When the world rang in 2019 a couple of weeks ago, we wouldn’t be surprised if actor Éric Bruneau was a little reluctant to let 2018 go–it was a momentous year for him.
In June, Bruneau and his partner Kim Lévesque-Lizotte welcomed their first child, a baby girl. In addition, the Quebec native was cast in his first English-language TV series, landing the role of enigmatic handyman Liam Bouchard opposite Serinda Swan’s Jenny Cooper in the new Morwyn Brebner-created CBC crime drama, Coroner.
Bruneau, who already has an absolutely bustling TV, film, and theatre career in Montreal, says he wasn’t actively trying to score English-speaking roles, but Coroner executive producer and lead director Adrienne Mitchell saw his work on another project and asked him to submit a self-tape. Soon, he was shooting in Toronto.
In last week’s series premiere, viewers learned that Liam is a military veteran who feels an instant connection to Jenny. But Bruneau said there’s much more to come for his character.
“He’s a little bit cocky, but he’s fun sometimes and he’s romantic,” he says. “I hope people are going to get into his journey in the show. He’s a great guy. I know he’s mysterious, but they’re going to learn to love him, I hope.”
To get us ready for Monday’s new episode, “Bunny,” Bruneau–whose other credits include films Laurence Anyways and The Reign of Beauty as well as TV series Blue Moon, Le Jeu and Trop–recently phoned us to tell us more about Liam and his first experience working in English.
I understand that Coroner is your first English-language TV series. Were you looking to break into more English roles?
Éric Bruneau: I’m not on a mission for playing in English. I really appreciate the experience and I’d like to do it again, but it always depends on the project. In Montreal, I’m working a lot in French. So it’s more about the director and the character and the stories and the experience. But yeah, I’d like to work again in English if the project and the character are great. But now I have a baby, and to be moving your family, the project needs to be good.
Did you find any challenges to working in English?
EB: Well, I worked with a dialect coach, so I had a little bit of the accenting on my mind, but at some point, you just need to hit your mark and be attentive as much as possible and be with the other actors. There was not that much of a difference. What I really appreciate and what I like is that nobody knew my work, so it was like when I finished my film theatre school. I was green and with new people and acting with new actors. I really love that because I’m working a lot in Montreal, so being with new directors and new actors and new producers, it’s good. Artistically, it was great. It was challenging.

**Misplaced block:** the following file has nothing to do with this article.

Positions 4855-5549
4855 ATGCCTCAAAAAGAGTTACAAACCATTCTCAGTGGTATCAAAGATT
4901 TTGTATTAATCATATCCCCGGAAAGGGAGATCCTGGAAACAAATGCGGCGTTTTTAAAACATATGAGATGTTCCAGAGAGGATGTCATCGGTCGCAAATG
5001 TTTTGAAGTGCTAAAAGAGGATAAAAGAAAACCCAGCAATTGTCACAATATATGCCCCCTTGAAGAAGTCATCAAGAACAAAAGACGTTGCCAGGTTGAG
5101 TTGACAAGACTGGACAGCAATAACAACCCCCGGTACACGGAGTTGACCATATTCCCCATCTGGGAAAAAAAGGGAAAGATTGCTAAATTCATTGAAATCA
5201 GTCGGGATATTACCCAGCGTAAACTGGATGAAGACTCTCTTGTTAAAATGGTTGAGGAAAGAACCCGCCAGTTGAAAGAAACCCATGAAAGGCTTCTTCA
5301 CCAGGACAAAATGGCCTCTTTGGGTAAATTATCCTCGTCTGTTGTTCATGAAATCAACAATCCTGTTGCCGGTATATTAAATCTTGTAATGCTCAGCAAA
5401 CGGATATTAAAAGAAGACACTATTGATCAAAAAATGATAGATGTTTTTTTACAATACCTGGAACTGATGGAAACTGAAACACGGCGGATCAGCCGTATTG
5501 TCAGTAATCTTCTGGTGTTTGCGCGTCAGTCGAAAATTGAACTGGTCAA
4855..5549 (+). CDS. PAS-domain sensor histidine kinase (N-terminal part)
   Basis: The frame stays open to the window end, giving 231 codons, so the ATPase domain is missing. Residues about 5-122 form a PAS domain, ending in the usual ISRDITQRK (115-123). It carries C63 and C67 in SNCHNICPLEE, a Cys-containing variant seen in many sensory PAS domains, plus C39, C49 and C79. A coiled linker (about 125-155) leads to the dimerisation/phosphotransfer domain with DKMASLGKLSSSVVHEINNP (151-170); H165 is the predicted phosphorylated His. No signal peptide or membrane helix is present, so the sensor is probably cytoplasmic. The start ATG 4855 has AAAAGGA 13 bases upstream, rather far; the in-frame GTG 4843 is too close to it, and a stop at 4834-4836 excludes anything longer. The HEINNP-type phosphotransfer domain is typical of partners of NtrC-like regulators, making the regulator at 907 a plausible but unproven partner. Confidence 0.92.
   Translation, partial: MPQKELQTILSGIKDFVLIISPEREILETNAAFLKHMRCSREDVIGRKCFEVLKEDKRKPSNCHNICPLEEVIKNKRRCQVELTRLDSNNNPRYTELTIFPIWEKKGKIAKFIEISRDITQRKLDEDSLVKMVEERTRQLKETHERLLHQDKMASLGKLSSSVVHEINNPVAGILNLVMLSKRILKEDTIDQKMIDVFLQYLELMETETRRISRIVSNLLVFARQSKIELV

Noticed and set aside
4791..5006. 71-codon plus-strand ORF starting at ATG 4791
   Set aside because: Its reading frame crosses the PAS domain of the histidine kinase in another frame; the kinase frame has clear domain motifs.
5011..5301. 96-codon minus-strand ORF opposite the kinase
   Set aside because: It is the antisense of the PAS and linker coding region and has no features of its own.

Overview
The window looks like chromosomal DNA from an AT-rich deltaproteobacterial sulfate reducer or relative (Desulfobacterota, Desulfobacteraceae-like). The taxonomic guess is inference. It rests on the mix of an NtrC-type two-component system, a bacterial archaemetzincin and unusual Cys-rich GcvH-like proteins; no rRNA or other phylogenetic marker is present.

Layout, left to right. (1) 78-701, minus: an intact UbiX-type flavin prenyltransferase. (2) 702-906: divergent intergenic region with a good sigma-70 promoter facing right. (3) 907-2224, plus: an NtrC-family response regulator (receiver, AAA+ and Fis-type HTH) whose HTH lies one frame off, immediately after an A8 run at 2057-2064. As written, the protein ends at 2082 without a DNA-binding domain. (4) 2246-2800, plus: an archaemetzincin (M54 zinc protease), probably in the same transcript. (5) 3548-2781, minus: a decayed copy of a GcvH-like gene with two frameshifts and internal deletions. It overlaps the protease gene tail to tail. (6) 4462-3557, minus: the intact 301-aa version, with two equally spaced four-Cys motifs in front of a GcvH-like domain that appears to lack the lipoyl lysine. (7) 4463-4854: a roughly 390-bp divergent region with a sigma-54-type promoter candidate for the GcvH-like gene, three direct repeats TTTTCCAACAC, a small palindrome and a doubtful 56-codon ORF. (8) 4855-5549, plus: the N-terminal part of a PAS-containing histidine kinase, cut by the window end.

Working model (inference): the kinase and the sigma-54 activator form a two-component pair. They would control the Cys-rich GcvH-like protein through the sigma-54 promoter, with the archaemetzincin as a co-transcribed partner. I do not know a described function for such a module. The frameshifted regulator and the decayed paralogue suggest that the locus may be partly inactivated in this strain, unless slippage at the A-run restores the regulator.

Let’s talk about your character, Liam Bouchard. He’s a bit mysterious in the first episode. All we really know is that he’s a Canadian Army vet and he has a strong attraction to Jenny. What else will we find out about him?
EB: He has a dark side. He has something that he’s trying to avoid. So when he connects with Jenny, he sees something in her. When we were building the character with Adrienne, I met some veteran people who were like Navy SEALs but in Canada to prepare for the role, and I met this guy who told me, ‘My nightmares are worse than yours.’ He’s a sniper. And I thought, OK, this is going to be the key for my character. It’s a thing where he’s having post-traumatic episodes. So we tried to build something around what he saw when he was over there, and how he felt when he was in Afghanistan. We’re going to see how he’s going to deal with his own demons as we see the series.
I like the scene in Episode 1, where Liam and Jenny compare their physical scars. I thought it was an interesting way of echoing their inner trauma.
EB: Totally. Because it’s fast with them. They both see in each other that they have to deal with some ghosts. This is where they connect.
What about Coroner sets it apart from other shows?
EB: Well, first of all, it’s Serinda’s show, and I hope people are going to love what she’s doing with the character. And what Roger [Cross] did, too, because I think they have a great relationship. After that, it’s always about human beings. In the trailer, it says, ‘Every body has a story,’ but everybody has demons. So I love the dark things about the characters, actually.
I really like the darker, psychological aspects of the show.
Yeah, it’s about these people spending every day with dead people and trying to be…alive. There’s something in them that responds to being in their day-to-day job, being with dead people, trying to find out what’s happening, and trying to stay alive. So, for me, it was beautiful to see these characters fighting for themselves.
You’re also in a great French-language comedy called Trop, which has been renewed for a third season. Have you started filming yet?
EB: No, we’re filming in two months.
Can you say anything about what’s coming up for your character, Marc-Antoine, in the new season?
EB: I can’t say anything yet, but we can talk about it in a couple months if you want! [Laughs.]
We’re chatting during the first week of 2019. Did you make any big New Year’s resolutions?
EB: Be the best of me, that’s my resolution. Because, sometimes, you get tired and you accept being a little less. But since having my kid, I’m like, no, no, I need to be the best of me always. For her, with her.
Coroner airs Mondays at 9 p.m. on CBC and CBC Gem.
Images courtesy of CBC.
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